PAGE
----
S.F., region prepares for Prop. 8 ruling 

click to enlarge Proposition 8 plaintiffs
  • AP Photo/Charles Dharapak
  • From second from left: Attorney Ted Olson; Proposition 8 plaintiffs Jeffrey Zarrillo and Paul Katami; attorney David Boies, co-lead counsel of the legal team challenging California's same-sex marriage ban; and plaintiffs Sandy Stier and Kris Perry walk out of the Supreme Court in Washington, Monday, June 24, 2013. The Supreme Court has 11 cases, including the term's highest profile matters, to resolve before the justices take off for summer vacations, teaching assignments and international travel.

With the U.S. Supreme Court expected to release its Proposition 8 and Defense of Marriage Act rulings on Wednesday, rallies are planned all over the Bay Area in support of same-sex marriage rights.

The doors of San Francisco City Hall will open early, at 6:30 a.m., and a live viewing of the ruling - followed by an event in the rotunda with Mayor Ed Lee, members of the Board of Supervisors and Lt. Gov. Gavin Newsom - is scheduled to begin at 7 a.m.

San Francisco City Attorney Dennis Herrera and his staff are scheduled to hold a legal briefing on the steps of City Hall shortly after the ruling. Herrera and Chief Deputy City Attorney Therese Stewart will discuss the possible legal repercussions of the decision, as well as plans for how the city could handle a potential flurry of same-sex weddings.

Later in the evening, a group will gather at Castro and Market streets in San Francisco's Castro District at 6:30 p.m.

Marriage Equality USA spokesman Billy Bradford said preparations are under way for a rally and potential celebration, including two stages for music and speeches. Police have been notified about the event.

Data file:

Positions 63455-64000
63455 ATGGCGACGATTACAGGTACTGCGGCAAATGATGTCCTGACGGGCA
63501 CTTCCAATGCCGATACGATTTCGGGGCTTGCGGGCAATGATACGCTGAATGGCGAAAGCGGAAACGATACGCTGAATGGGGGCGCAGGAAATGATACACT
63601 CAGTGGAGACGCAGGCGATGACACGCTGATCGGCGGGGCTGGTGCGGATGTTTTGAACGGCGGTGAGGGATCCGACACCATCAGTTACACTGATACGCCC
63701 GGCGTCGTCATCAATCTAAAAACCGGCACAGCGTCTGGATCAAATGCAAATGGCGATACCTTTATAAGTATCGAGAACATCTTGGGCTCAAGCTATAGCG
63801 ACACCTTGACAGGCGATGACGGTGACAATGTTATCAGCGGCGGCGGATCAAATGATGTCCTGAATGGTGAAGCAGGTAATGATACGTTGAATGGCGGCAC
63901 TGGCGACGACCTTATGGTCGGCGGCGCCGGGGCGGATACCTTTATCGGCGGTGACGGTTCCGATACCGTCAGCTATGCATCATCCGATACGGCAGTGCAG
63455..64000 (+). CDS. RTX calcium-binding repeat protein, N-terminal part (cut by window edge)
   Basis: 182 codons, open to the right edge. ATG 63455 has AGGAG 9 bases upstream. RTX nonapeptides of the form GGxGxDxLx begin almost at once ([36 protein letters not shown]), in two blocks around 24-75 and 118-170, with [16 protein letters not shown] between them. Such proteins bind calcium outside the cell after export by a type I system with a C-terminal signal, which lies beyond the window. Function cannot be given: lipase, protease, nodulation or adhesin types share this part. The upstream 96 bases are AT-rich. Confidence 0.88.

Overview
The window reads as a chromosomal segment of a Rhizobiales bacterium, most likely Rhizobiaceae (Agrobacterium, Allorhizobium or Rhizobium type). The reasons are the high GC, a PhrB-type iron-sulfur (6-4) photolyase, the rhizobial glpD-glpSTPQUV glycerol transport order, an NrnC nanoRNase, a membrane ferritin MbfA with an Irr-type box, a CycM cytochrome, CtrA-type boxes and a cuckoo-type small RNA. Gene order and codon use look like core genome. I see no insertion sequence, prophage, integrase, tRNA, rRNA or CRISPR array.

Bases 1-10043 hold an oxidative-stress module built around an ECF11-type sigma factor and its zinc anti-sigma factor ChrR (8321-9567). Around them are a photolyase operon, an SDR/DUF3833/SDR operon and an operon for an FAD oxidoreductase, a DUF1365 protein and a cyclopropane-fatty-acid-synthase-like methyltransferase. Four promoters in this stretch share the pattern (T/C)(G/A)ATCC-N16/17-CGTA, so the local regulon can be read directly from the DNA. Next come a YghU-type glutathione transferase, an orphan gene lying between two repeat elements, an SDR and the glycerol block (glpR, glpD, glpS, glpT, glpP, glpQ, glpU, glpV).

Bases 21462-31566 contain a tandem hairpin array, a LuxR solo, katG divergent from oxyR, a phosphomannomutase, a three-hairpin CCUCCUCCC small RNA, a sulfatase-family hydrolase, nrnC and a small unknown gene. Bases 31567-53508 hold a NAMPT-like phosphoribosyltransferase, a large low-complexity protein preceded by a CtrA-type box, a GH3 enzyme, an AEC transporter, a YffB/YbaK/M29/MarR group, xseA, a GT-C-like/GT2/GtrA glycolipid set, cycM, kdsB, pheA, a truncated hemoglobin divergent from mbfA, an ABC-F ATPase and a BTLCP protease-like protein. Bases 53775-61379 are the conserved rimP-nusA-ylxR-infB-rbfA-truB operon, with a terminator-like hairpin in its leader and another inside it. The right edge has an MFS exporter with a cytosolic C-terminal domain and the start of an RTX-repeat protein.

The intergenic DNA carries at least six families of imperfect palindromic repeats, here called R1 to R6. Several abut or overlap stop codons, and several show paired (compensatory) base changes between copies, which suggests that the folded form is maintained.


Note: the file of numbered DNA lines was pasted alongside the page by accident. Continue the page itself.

He said the celebratory mood could be soured, however, depending on the content of the rulings. Bradford said those attending may have to "temper our joy. Our work here isn't done."

Daly City resident Thom Watson, who has been with his partner Jeff Tabaco for 10 years, said he will be watching closely at home before heading to San Francisco City Hall for what he considers a historic moment.

He said he hasn't been sleeping well waiting for the high court's decision and has been analyzing what various potential rulings could mean for marriage equality.

"We're in a constant state of fatigue mixed with excitement," he said.

Evan Costner, who organized the annual Berkeley Pride celebration that took place in that city on Monday evening, said a contingent from the Berkeley area is ready to "flock to San Francisco and rally there."

He said Berkeley's pride planning committee had hoped that the Supreme Court would issue a ruling on Monday in time for the annual festival, which had the timely theme, "First comes love, then comes marriage..."

In other parts of the Bay Area, various groups are ready to spring into action once they hear the ruling, including the local LGBT activist group Hearts on Silicon Valley, which is planning to meet at San Jose City Hall at 6 p.m.

Organizers of that event posted on Facebook that there will be speakers and live music at the community gathering at City Hall, which is located at 200 E. Santa Clara St.

Oakland community groups have plans for a celebration at 5:30 p.m. at 19th Street and Telegraph Avenue, with participants convening at that intersection before moving on to dance parties at nearby bars and clubs.

In Concord, a 6:30 p.m. celebration complete with champagne is planned at the Rainbow Community Center, located 2118 Willow Pass Road.

Other events are in the works in Mountain View, Redwood City, Santa Cruz, Vallejo, Fairfield, Guerneville and Healdsburg.

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